Cahoots Coffee Chats: Mo from Movellus
To start us off, how did Movellus begin? What inspired the idea?
I started Movellus when I was still a Ph.D. student at the University of Michigan conducting research on semiconductor design. The goal of the research was to take chips to the next level in terms of power and speed to help nudge Moore’s law forward. Chips have analog portions and they have digital portions. The analog portions are still custom designed and cause a lot of the issues in chips today. We remove the analog bottlenecks from chip design. Around 2012/2013 time frame, I realized that my research was getting serious industry traction — which was the catalyst. This is how Movellus started.
Semiconductors is a really hot industry right now, what differentiates Movellus from other companies in the space?
At its core, our technology. We have eleven patents and counting. Our technology allows us to implement some of the analog portions with as much as 100X shorter design cycles, and they’re smaller and more power efficient.
You were a student at the University of Michigan when you started Movellus. What made you decide to stay in Ann Arbor as Movellus grew and matured?
On the personal side, I was always moved around growing up, and Ann Arbor is the longest I have ever lived in one city. It’s a great town that grew on me. On the business side, we really wanted to take advantage of the talent being developed at the University of Michigan. At times, it’s a bit challenging since they are so new and require training, but Jeff (my co-founder) and I are committed to creating a strong engineering base here.
Also “Silicon Valley” does not have to be in Silicon Valley now. Ann Arbor is going to be a hotbed of startups. I think there are going to be a lot more big exits in the future and I’m excited to be able to see it happen.
Is there anything you see as really crucial for the region to develop as a tech hub?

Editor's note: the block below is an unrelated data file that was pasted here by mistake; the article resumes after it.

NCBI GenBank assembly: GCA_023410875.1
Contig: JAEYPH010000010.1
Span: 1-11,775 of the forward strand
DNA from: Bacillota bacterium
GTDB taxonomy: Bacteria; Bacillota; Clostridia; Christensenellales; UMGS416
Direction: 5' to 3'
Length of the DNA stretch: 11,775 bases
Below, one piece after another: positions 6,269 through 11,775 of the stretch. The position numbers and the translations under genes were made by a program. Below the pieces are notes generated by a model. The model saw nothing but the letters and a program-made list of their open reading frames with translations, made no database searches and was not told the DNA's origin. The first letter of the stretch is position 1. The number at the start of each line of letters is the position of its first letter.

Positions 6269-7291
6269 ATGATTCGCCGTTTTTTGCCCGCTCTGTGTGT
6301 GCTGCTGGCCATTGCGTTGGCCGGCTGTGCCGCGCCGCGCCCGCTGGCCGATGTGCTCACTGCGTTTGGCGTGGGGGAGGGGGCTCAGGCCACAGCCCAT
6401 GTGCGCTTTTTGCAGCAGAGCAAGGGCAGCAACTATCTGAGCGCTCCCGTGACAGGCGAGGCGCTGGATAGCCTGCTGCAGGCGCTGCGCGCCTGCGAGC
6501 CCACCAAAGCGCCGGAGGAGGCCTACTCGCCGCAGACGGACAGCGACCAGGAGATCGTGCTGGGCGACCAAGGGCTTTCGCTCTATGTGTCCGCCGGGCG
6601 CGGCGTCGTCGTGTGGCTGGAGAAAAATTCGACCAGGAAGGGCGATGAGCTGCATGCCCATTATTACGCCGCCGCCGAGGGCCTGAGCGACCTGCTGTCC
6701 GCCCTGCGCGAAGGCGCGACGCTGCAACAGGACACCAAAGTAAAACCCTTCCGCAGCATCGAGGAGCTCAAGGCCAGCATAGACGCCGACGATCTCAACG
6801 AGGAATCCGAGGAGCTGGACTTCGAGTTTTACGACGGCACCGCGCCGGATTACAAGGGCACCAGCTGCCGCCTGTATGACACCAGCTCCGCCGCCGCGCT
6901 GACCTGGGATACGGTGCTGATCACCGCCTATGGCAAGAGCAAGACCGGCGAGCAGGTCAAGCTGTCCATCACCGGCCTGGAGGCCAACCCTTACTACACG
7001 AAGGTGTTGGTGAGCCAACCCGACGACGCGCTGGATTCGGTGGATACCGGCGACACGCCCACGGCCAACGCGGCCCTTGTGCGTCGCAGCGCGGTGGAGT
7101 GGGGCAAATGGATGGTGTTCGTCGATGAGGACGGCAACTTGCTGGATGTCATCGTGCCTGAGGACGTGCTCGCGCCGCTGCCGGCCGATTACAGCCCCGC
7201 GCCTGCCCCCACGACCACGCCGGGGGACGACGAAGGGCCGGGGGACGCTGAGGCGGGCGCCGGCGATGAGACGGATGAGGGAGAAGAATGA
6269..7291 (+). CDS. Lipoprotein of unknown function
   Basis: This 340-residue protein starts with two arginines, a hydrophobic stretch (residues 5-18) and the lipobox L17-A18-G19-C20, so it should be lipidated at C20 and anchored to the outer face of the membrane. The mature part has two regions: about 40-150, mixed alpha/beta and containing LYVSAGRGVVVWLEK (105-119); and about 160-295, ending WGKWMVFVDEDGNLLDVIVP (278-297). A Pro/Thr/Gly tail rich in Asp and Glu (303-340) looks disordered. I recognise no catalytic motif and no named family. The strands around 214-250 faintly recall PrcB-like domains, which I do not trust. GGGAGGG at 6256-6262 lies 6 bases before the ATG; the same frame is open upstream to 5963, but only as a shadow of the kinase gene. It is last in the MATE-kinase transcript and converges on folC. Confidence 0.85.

There are several things that need to happen. A community of willing entrepreneurs has to be there. Investors have to be there. And facilities that connect the two have to be in place. Communities like Cahoots, with a mission to connect startup folks, is absolutely needed. We’ve taken full advantage of the resources available in the area.
A bit of a culture shift where experienced entrepreneurs and investors want to help and develop first-time founders is definitely needed.
So you mentioned Cahoots, how did you hear about us and what made you decide this was the right fit?
I actually heard about Cahoots from someone in my Crossfit class. This was back when I still lived in Ann Arbor. Then I reached out to Jason Costello. Before this, we were in the Startup Garage, but the team was ready for a different environment. We visited in person, did the VR tour, and the team really like what we saw. Cahoots is a great place, my team really likes it.
Final question for some parting thoughts. You emphasized the importance of having a community of entrepreneurs. What advice would you give to other potential entrepreneurs out there?
The best advice I can give is talk to customers as soon as possible. I was pretty fortunate that I received funding from the University when I was still a student solely to facilitate customer discovery through MTRAC program. This really helped us find an earlier version of product market fit with customers.